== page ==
The D.C. Historic Preservation Review Board voted unanimously on Thursday to designate a row house on Capitol Hill used in the early 1970s as headquarters for a lesbian feminist group called the Furies Collective as a historic landmark on the D.C. Inventory of Historic Sites.
The seven-member board approved the historic designation for the Furies house in a resolution that also calls for forwarding the nomination of the house to the National Park Service for consideration of listing it on the National Register of Historic Places.
“The National Register is actually eager to have LGBTQ sites, and this is one they’re waiting for,” said LGBT history advocate Mark Meinke, who gave a presentation on behalf of the Furies house before the D.C. Historic Preservation Review Board on Thursday before the vote.
“So we don’t expect any problems in its approval,” said Meinke, in referring to the National Park Service’s consideration of the Furies house for the National Register of Historic Places.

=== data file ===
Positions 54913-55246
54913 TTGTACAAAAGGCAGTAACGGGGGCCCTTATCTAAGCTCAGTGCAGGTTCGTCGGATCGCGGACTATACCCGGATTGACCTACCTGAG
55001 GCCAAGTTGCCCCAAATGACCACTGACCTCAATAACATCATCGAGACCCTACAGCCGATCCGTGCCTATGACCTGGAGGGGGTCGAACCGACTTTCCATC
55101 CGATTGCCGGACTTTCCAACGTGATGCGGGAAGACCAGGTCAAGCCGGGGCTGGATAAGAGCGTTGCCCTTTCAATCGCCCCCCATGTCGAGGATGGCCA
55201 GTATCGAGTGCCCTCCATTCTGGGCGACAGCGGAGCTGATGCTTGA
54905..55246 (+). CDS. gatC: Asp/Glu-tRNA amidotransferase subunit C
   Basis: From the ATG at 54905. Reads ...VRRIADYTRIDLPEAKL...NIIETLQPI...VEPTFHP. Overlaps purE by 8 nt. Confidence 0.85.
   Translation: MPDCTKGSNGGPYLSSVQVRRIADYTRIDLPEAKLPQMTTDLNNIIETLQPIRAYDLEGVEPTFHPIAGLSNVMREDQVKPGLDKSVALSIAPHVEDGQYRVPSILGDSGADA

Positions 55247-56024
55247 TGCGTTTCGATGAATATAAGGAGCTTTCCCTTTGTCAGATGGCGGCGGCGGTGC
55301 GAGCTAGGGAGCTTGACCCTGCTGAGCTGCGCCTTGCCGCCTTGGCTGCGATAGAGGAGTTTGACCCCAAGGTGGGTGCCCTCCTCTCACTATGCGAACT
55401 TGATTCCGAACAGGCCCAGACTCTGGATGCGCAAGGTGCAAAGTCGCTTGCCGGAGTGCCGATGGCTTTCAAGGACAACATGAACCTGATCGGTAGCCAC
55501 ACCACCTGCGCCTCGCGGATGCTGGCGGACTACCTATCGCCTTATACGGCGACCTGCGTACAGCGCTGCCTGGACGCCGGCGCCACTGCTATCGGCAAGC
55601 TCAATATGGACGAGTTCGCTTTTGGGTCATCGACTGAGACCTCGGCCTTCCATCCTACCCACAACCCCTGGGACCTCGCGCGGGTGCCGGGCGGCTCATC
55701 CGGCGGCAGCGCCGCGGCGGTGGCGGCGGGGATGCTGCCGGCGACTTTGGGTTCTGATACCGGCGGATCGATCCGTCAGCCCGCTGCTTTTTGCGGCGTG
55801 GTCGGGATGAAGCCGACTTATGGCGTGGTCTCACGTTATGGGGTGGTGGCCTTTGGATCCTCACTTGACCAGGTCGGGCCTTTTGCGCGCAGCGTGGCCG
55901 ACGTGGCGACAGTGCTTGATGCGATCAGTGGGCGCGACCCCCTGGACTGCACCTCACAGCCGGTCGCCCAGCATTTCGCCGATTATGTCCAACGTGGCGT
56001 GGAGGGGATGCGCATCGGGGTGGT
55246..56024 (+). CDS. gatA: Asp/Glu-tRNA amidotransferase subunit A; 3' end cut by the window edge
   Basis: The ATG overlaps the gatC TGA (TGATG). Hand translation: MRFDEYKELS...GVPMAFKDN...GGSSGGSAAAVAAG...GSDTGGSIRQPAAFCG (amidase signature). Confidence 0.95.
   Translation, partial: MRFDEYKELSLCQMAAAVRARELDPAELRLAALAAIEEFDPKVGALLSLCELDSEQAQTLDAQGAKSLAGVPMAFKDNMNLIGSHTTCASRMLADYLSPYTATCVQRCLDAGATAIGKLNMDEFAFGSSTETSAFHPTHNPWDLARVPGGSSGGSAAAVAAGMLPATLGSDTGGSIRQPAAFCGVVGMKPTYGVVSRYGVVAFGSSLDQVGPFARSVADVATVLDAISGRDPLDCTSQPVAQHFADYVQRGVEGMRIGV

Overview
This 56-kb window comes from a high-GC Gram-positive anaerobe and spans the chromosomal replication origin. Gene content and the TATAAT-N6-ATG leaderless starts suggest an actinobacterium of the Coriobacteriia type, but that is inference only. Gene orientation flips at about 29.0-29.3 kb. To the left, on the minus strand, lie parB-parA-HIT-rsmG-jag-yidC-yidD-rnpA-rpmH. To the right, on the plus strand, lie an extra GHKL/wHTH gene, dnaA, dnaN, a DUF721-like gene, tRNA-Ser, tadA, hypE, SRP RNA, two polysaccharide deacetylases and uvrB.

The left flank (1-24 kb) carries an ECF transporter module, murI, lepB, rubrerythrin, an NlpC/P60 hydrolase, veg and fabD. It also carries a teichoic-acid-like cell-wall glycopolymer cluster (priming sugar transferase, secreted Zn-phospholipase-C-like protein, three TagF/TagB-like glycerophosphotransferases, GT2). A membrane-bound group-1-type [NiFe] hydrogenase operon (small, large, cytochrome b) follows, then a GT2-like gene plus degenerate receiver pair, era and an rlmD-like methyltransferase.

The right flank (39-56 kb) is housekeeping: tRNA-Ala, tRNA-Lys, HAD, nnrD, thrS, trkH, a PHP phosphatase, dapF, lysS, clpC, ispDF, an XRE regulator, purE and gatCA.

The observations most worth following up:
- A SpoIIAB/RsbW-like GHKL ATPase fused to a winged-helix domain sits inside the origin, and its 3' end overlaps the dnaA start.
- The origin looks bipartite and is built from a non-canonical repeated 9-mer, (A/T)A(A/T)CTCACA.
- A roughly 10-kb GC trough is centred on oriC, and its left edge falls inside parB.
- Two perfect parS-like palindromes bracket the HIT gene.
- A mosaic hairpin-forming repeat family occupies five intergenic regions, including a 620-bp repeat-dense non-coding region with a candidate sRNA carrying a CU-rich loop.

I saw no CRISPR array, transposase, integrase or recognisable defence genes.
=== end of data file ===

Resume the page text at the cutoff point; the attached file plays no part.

Meinke and former Furies member Joan Biren, who attended Thursday’s preservation board meeting, called the board’s action an important development in preserving the history of all aspects of the LGBT community.
Meinke noted that the Furies house becomes the first lesbian-related location designated as a D.C. historic landmark and would become the first national lesbian-related historic landmark if approved for the National Register of Historic Places.
“The house at 219 11th Street, S.E., Washington, D.C. became the operational center of the lesbian feminist separatist collective, The Furies, between late 1971 and the autumn of 1973 which created and led the debate over lesbians’ place in society,” Meinke wrote in a 63-page nominating application for the house.
He submitted the nomination last fall on behalf of the Rainbow Heritage Network, a national organization he co-founded one year ago to help secure recognition and preservation of LGBT historic sites nationwide.
Also speaking before the D.C. Historic Preservation Review Board in support of the Furies house nomination was Robert Pohl, the current owner of the house, who said he was delighted when he discovered his house had historic ties to the Furies Collective.
Tisha Allen, an official with the D.C. Preservation League, told the board at Thursday’s meeting that her organization enthusiastically supports the Furies house nomination for the D.C. historic designation.